An Empty Vessel: Duane W.H. Arnold
An Empty Vessel
Once there was such a thing as a Regula Fidei, that is to say, there was a rule of faith to which believers subscribed. It could be as basic as the baptismal formula that grew into the Apostles Creed or the orthodox encompassing affirmations of the Nicene Creed. These belong to an era in which we could recognize what the church was and was not. For more than four centuries across a vast geographical expanse, the life of the church and the expression of the church was remarkably similar. Instruction in the faith and baptism was the mode of entry. Life lived in community with others was a given. Gathering together for the Eucharist was the norm. The liturgy and the prayers were remarkably similar whether you were in Rome, or in Gaul, or in Syria. One’s adherence to the Regula Fidei was, in many ways, taken for granted as such an adherence was shared by all.
It appears today as though that is no longer the case. This is not to say that we are without a rule of faith, it just no longer seems to hold importance for many believers. What was once revolutionary is now rote or simply overshadowed by other, more pressing, concerns.
In the modern era it often appears as though the church is what one mIght call an “empty vessel”. As such, it is all too often filled with the personality and/or the preferences of those who are its leaders. Often, unlike a rule of faith, this is expressed in terms of style, more than substance. Now, before anyone gets the wrong idea, this is not a malady that is confined to one section of the church or to a particular expression of Christianity. Whether one is a high church ritualist or a low church Chuck Smith devotee, the end result is the same. We shape the church into our own image and likeness. It is not a matter of finding a rule of faith to which we adhere. It is all about finding an expression of the faith that suits our comfort level. Yet, in such a scenario, evangelism is not about seeking the lost, but rather in seeking those who are just like us. This, of course, leads to tribalism and may at least partially explain the situation in which we find ourselves today.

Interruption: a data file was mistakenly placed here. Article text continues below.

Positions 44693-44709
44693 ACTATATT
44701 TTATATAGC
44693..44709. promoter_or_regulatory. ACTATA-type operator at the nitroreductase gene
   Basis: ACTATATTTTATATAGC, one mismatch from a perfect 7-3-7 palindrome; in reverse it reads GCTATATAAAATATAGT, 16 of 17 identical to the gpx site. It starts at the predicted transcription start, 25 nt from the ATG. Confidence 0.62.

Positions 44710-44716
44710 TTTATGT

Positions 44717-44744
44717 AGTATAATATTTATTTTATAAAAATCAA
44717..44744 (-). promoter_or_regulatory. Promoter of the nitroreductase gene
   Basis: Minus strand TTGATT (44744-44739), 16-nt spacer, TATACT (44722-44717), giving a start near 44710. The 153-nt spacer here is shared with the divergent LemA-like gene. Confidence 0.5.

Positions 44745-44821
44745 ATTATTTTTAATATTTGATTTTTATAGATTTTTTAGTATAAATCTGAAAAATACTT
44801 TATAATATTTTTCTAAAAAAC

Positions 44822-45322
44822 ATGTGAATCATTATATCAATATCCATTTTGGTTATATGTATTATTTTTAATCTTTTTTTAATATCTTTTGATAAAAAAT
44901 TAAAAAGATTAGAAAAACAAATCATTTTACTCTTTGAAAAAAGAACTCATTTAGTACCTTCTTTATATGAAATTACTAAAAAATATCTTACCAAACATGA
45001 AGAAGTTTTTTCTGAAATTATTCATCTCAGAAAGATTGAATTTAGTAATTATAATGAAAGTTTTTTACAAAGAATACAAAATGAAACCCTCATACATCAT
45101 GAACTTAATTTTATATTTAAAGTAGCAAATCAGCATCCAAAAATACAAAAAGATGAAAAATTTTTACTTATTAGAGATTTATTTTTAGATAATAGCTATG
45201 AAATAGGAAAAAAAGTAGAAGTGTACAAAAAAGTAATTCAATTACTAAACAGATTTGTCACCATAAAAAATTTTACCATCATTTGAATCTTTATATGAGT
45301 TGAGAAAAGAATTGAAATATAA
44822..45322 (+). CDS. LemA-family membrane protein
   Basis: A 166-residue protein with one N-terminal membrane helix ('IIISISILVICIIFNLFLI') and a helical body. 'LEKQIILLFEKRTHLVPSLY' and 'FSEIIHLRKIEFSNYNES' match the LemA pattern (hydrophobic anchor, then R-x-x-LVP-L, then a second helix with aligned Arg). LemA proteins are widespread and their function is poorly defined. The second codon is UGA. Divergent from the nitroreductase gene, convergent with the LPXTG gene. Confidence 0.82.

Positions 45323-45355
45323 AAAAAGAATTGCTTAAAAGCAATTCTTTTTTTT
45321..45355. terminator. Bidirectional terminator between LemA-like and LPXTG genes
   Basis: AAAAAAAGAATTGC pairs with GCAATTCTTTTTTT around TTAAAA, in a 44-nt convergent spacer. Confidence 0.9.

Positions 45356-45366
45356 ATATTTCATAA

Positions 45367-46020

Perhaps, in our celebrity and personality driven culture, this is to be expected. Yet, in looking over the vast expanse of Christian history, we must admit that this is not normal.
The church is not, and was never meant to be “bespoke”, that is, specifically tailored to one’s own desires and point of view. It is not a boutique hotel, set up to cater to the particular interests, politics or prejudices of a certain subset of society at large. This, however, has increasingly become the case in much of American Christianity and, I might say, crosses the aisle and includes both conservatives and progressives within that faith world.
The result of this has been that many people are no longer able to find a home within the church. Often it is the case that one is too liberal to fit within conservative circles, and too conservative to fit within liberal circles. Moreover, when the empty vessel of the church has been filled with a personality and/or the preferences of a particular person, attendance and acceptance are suddenly wrapped up with issues of “likability” and personal interaction in addition to the “style” in which things are done.
It seems to me that all of this is distant from what church is meant to be and what it is meant to represent. All of this stifles evangelism and intrudes upon the character of true Christian fellowship. I have written in other places that finding what the church is supposed to look like is not difficult. We have the Gospels and the teaching of Christ. We can read the New Testament. We can study the Church Fathers. What the church is supposed to be is not a mystery. It remains to be seen, however, if we are willing to reclaim that vision in our own time. If we are willing, the church will have to be something more than an empty vessel waiting to be filled by someone’s persona. It will have to become again that place in which Christ is truly among us…
Perhaps, as the church, we need to learn again the prayer of Martin Luther:
on an empty vessel that needs to be filled.
In faith I am weak, strengthen me.
In love I am cold, warm me and make me passionate
so that my love may go out to my neighbor.
I doubt and am unable to trust you completely.
Lord, strengthen my faith and trust in you.
You are all the treasure I possess.
I am poor, you are rich,
and you came to have mercy on the poor.
I am a sinner, you are goodness.
From you I can receive goodness,
but I can give you nothing.
Therefore I shall stay with you.
I’m pretty persuaded that the only cure for reclaiming the rule of faith is liturgy.
I’m undertaking a study of Anglican dogmatics and the texts I’m using are the first to really hone in on the rule of faith as a foundational part of theological practice.
I think it is all connected. People say they are “Creedal Christians” yet they ignore the context of liturgy and worship out of which the creeds grew. You can’t approach the faith as though it were a smorgasbord or a menu from a Chinese restaurant, which is what many wish to do. They want to take one item from column A and another item from column B, not realizing that theology is a unified whole in which the rule of faith is central, but by no means isolated from its immediate context.